Although any person exposed to a traumatic event may go on to develop post-traumatic stress disorder, the National Center for PTSD has identified several factors that increase the likelihood that a given event will later produce PTSD symptoms. These factors include exposure to an immediate threat to you or your family members, an inability to avoid the source of trauma, sustaining an injury as a direct result of a traumatic event, exposure to a prolonged or unusually extreme form of trauma, and development of a severe emotional reaction in the immediate aftermath of a traumatic event. Apart from these factors, some people have elevated risks for the onset of PTSD following a traumatic experience, including people previously exposed to significant trauma, people with preexisting mental health problems, people who heavily consume alcohol, people with relatively limited educational backgrounds, and women.

PTSD Treatments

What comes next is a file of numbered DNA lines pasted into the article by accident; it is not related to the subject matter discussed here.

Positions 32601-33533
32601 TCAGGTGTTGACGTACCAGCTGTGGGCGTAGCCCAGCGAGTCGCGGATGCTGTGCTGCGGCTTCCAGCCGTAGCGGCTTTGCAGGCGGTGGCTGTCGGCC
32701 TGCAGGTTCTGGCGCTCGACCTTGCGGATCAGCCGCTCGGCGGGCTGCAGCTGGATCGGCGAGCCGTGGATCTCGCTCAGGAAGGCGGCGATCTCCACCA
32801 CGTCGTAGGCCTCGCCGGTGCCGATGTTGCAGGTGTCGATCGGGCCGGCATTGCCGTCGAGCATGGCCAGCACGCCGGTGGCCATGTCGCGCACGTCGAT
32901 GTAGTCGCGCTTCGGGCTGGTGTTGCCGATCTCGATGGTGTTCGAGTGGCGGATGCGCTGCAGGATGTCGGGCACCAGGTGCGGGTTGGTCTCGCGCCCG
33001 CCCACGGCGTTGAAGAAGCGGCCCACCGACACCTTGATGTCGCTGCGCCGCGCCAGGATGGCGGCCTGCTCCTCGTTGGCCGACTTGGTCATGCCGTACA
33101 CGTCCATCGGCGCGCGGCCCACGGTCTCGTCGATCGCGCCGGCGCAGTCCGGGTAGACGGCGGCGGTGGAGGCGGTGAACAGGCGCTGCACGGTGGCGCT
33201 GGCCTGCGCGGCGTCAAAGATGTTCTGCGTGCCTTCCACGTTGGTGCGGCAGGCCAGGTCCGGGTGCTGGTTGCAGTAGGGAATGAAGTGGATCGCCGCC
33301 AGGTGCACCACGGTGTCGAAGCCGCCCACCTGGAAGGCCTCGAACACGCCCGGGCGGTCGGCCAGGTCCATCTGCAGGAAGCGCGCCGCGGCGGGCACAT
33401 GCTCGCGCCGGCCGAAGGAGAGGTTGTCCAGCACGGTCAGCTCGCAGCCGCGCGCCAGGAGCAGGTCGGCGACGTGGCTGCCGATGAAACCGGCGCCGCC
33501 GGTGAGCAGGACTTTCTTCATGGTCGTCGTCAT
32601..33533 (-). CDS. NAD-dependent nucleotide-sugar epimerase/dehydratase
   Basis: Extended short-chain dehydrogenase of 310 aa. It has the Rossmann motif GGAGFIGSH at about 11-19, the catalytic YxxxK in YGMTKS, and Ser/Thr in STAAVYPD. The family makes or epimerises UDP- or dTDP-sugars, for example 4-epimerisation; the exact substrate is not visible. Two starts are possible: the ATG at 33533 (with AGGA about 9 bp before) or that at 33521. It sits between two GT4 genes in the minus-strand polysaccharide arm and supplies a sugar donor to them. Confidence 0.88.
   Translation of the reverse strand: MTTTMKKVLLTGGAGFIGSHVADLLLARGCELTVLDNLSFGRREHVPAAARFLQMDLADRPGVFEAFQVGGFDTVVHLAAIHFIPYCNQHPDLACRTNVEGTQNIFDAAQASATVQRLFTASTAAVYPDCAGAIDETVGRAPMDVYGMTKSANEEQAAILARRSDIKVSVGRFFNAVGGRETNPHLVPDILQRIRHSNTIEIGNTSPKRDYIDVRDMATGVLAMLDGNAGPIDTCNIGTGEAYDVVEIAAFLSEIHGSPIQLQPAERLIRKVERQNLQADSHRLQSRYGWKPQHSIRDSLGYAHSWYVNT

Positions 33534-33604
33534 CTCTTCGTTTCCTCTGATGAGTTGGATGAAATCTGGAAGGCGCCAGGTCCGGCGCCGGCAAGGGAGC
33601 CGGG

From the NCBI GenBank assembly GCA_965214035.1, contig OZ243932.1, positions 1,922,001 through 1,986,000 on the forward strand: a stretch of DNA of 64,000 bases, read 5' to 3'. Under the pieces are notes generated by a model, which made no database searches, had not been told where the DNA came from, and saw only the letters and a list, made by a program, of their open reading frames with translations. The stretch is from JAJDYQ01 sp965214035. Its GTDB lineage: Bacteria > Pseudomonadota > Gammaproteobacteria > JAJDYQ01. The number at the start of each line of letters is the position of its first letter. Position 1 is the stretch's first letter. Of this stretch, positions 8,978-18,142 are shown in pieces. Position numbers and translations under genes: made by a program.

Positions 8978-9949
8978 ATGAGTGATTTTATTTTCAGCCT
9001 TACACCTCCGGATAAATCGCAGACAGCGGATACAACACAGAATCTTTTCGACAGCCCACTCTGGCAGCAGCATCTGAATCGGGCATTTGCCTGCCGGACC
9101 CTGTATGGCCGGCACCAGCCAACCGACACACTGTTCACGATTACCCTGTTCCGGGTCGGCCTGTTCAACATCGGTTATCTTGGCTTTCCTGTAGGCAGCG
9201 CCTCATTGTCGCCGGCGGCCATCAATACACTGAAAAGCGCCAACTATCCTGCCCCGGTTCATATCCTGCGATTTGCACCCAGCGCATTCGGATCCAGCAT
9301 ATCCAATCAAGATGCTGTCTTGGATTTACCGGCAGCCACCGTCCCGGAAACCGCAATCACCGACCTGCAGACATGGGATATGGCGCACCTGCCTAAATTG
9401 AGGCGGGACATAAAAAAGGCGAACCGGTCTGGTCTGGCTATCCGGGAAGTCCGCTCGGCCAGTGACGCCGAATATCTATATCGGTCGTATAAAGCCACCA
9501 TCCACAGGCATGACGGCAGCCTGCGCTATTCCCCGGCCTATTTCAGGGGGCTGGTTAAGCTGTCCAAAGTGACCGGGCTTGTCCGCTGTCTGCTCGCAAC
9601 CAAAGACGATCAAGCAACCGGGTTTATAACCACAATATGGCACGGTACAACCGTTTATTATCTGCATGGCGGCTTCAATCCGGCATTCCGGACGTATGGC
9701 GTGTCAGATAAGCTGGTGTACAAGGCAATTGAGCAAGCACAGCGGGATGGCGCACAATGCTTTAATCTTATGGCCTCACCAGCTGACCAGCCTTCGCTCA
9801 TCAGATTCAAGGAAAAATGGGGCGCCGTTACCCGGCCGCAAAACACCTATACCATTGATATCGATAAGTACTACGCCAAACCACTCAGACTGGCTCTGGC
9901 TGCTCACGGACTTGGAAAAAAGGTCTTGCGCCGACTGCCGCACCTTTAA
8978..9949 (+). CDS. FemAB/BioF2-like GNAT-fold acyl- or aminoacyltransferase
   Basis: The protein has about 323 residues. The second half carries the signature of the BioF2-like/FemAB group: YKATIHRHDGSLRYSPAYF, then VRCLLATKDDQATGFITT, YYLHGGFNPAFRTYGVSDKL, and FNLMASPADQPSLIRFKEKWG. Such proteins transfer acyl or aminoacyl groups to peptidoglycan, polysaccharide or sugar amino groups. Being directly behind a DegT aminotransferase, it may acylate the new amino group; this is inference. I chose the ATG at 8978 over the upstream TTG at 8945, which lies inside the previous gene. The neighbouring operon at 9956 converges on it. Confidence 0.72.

The most common form of psychotherapeutic technique used to treat people with PTSD is cognitive behavioral therapy (CBT), a generalized approach that encompasses a number of specific therapies. In CBT, people affected by a range of psychiatric problems learn how to replace previously learned false or negative responses to stressful situations with a more aware or centered perspective that generates a sense of self-control and personal autonomy. Examples of specific treatments used by practitioners of CBT include exposure therapy—which helps patients learn new behaviors by gradually exposing them to the source of their traumatic reactions—and cognitive therapy, which helps patients change their perspective without a re-exposure to a triggering traumatic event. Additional forms of psychotherapy used in PTSD treatment include psychodynamic therapy, supportive psychotherapy, psychoanalysis, family therapy, and group therapy. Some doctors also use a technique called collaborative care, which combines facets of CBT with medications in a coordinated care program.